Experts admitted last night they were ‘still years away’ from discovering a colour for the elusive weekday. “we have Blue Monday, Ruby Tuesday, Orange Wednesdays and Black Friday, but the true colour of Thursday still alludes us,” explained Professor Chris Boddy, Director of the Centre for Colour Studies in Kent.
He revealed that a group of theoretical physicists at CERN used unscheduled sessions with the Large Hadron Collider to smash tiny particles of Thursday into 5-litre pots of Dulux. “We had a promising moment early on in the research, when a few molecules of Apricot Sunrise seemed to be adhering to Thursday’s underside. But the forces of attraction proved too weak, and they eventually slipped right off,” he reported.
Work has now been indefinitely suspended after the Centre was hit by funding cuts. The coalition government deemed identifying the colour of Thursday ‘non-essential research’. Boddy admits finding this decision difficult to accept.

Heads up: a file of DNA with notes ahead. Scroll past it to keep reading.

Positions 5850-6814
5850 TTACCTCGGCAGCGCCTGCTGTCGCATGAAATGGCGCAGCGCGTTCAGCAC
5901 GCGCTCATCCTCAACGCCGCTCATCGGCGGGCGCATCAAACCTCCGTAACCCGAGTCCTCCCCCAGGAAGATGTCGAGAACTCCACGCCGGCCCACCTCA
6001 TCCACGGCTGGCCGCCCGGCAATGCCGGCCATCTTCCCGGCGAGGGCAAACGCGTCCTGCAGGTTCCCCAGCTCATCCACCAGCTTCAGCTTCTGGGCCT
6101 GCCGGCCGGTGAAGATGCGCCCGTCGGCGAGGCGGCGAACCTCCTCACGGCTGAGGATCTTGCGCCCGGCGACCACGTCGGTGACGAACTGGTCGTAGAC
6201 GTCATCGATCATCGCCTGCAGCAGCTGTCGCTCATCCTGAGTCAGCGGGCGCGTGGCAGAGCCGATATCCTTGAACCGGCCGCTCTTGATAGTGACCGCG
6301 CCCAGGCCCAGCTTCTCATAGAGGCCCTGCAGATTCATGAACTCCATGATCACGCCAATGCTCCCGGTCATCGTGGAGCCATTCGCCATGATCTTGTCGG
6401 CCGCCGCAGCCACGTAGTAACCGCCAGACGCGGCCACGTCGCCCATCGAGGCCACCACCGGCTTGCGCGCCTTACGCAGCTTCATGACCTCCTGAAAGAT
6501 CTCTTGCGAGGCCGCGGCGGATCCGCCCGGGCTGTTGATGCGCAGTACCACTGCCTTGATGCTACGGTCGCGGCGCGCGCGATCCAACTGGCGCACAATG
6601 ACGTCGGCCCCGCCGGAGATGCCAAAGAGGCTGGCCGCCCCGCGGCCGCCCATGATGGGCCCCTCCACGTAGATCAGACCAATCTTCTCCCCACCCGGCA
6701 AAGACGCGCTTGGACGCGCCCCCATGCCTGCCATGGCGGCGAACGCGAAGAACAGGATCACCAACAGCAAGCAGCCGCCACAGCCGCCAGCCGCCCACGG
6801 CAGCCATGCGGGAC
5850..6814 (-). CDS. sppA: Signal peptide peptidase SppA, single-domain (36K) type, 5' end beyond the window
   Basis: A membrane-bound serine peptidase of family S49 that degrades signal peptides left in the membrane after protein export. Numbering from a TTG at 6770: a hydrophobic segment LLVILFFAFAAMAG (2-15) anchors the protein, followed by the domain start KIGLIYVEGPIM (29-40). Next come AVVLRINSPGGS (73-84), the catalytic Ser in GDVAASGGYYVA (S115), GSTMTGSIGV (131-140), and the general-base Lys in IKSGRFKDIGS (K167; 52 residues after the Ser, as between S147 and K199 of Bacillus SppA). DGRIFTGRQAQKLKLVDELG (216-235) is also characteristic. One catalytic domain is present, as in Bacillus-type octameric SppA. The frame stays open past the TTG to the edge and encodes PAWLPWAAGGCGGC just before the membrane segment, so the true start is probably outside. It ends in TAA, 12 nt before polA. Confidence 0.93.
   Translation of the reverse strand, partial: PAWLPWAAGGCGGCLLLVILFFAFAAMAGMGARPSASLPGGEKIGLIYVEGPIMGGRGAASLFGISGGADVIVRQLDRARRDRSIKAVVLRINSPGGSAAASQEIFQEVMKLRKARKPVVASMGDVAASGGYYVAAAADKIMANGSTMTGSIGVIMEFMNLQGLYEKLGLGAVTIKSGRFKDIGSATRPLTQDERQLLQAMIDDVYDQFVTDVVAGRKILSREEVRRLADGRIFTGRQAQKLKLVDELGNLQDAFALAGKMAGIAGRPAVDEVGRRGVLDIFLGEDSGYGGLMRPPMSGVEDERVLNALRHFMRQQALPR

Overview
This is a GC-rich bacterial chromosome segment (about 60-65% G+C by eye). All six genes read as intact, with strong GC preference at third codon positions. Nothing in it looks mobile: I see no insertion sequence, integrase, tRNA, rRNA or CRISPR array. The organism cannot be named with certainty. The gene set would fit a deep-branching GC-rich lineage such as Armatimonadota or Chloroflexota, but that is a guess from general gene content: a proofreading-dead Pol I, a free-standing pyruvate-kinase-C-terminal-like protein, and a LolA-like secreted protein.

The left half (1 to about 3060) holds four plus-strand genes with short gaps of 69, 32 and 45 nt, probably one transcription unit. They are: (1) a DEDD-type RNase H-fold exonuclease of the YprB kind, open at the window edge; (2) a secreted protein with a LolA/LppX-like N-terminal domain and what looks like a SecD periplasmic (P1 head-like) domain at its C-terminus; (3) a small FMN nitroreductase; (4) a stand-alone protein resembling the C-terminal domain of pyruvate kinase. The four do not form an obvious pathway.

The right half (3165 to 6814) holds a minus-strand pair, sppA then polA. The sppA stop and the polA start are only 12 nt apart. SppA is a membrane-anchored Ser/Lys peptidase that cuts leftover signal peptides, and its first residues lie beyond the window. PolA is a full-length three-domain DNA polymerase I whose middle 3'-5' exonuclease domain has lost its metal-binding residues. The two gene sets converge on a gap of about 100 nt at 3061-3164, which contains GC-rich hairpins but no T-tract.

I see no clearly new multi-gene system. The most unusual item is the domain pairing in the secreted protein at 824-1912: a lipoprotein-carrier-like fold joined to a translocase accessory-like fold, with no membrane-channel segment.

“They’re still pumping money into other colour-based programmes, such as finding an appropriate mix of Conservative Blue and Lib Dem yellow that accurately reflects the balance of power in the coalition. It involves dropping a tiny pipette of yellow food colouring into an Olympic-sized swimming pool full of blue paint, and observing the result. And I think we could all predict how that one’s likely to turn out, and save them the all the bus fare,” ranted Boddy.
Back in June, rival scientists in the US claimed they had made significant progress on the Thursday problem when their lab team successfully extracted samples of colour from the movie ‘The Hunt for Red October.’
Their success was short-lived however, when they attempted to transfer October’s red to Thursday. “The month-to-day ratio was far too high at 1:31, and Thursday just ended up a great big scarlet mess,” smiled Boddy.